Obviously, none of us voluntarily choose to undergo pain and suffering. As a person myself, I spend a majority of my waking life, trying to prevent and escape from pain and suffering: I go to yoga to release my anger and frustrations; I make sure that I eat constantly and get an ‘adequate’ amount of sleep, so that my physical state is not harbored; I surround myself with friends who uplift me, make me laugh, provide me with wisdom and guidance. This last year has seen a significant amount of pain and suffering by death in my family and my loved ones: most recently, my Opa, but also my grandpa, friends of friends, aunts, dogs. So when I find myself in these positions OF pain and suffering, while they are uncomfortable and something I would prefer not to be in, I also think there is some beauty that can be uncovered as we peel back the layers of grief, and move towards a state of healing.
Death reminds us of our humanness. Both my Opa and my grandpa passed away from what we might call “side effects, induced by old age”, which gave us all time to prepare, and when I got both of those calls, I wasn’t too surprised. What I was surprised by was just how difficult both losses were. In my ignorant mind, I thought I would cry a little, and that would be the end of it. Unbeknownst to me was all of the other side effects that come along: the single desire to sleep, so that my brain could subconsciously prepare me for a life without; the distractions of my thoughts, and my inability to complete my work, the random triggers. But, all of this reminds me of my humanness; that, no matter how hard I try, I can’t quite escape these all too human feelings, and that’s an incredibly humbling state to be brought back to.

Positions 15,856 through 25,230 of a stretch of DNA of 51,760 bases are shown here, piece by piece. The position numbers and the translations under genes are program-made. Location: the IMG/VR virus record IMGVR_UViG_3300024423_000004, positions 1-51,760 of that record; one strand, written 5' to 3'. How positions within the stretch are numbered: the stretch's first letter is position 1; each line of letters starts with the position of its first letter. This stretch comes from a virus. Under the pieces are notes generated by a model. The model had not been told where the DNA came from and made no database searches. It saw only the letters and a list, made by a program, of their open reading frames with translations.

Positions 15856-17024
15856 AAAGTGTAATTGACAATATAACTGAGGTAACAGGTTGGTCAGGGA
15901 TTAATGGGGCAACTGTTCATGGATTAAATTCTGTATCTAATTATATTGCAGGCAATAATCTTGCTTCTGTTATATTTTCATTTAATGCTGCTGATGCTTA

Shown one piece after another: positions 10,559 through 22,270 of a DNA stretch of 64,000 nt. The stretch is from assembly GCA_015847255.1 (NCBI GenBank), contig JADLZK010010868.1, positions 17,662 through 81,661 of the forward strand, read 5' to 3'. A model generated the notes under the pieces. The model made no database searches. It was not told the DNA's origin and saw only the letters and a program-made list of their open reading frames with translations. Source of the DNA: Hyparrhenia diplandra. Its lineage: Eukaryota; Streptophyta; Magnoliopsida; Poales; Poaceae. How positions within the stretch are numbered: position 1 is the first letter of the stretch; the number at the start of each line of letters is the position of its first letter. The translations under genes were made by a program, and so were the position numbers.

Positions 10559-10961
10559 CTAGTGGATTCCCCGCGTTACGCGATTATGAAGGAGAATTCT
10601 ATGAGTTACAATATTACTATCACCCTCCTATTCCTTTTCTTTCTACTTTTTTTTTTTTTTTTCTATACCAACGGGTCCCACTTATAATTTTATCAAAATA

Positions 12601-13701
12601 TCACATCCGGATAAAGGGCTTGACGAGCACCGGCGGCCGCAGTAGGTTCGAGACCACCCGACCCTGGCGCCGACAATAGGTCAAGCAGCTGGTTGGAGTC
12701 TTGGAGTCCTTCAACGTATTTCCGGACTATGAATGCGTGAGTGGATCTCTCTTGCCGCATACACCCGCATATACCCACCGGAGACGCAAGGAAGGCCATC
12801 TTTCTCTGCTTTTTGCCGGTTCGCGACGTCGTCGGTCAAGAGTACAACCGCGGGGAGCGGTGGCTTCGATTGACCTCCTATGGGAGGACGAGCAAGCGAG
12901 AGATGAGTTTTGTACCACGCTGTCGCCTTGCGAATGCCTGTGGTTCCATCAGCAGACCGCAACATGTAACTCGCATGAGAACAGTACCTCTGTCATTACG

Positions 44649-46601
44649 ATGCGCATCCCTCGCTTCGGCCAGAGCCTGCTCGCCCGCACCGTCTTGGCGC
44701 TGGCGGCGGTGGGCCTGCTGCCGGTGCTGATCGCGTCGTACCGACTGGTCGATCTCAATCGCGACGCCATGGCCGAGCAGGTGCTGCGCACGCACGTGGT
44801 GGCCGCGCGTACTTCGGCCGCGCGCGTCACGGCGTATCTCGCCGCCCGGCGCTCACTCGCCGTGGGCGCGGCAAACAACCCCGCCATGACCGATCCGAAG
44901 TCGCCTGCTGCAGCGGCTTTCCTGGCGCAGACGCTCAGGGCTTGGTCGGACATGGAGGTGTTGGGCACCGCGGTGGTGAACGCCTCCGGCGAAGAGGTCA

Like the circle of moral obligation, I think there is a circle of responsibility when related to death; at the very center of the circle is the immediate family–the spouses, the children; next comes the grandchildren, the close friends, the co-workers. And each level supports the one before; my co-workers and friends support me, so that I can support my dad, so that he can take care of himself. Death restores our relationships with one another. The best relationships I have are ones that have endured trauma. Human experiences–funerals, child birth, break ups–put us through the wringer, and we always come out a different version of ourselves. When we are in these experiences together, we witness things, see each other in our most vulnerable states, and together, share some kind of sacred bond that we can continue to revisit, even if we never speak about it again. I can honestly say that, through death, my relationships with my family have changed (but more on that later).
Much like a forest fire, death allows us to burn off all of those emotional layers that have been singed on for so long. I think, as we go about in our daily lives, we build up wounds that turn into callouses that aren’t quite big enough to scrape off yet, but over time, they become small mounds that cloud our lenses of the world. Someone might make an offensive comment to me, and I brush it off, because it’s not a big deal. I might make a small, but still immoral decision, one day, and I kind of let it go because I have other fish to fry. The traffic lights might serve as obstacles, the Starbucks line takes longer than I anticipated, the sun in my eyes, and these experiences build tension that, when I get to work that day, I have to put aside to accomplish the important task–my job. But, overtime, these things build up, and while the individual events seem minute in exclusion to one another, together, they create an emotional barrier that death allows me to remove. I spent my entire weekend crying–from Friday to Monday morning when I arrived to school, and they were not necessarily all tears of sadness, but rather, tears of catharsis and as I woke up this morning, I felt refreshed–much like the supple green bark that peaks through on a budding spring tree.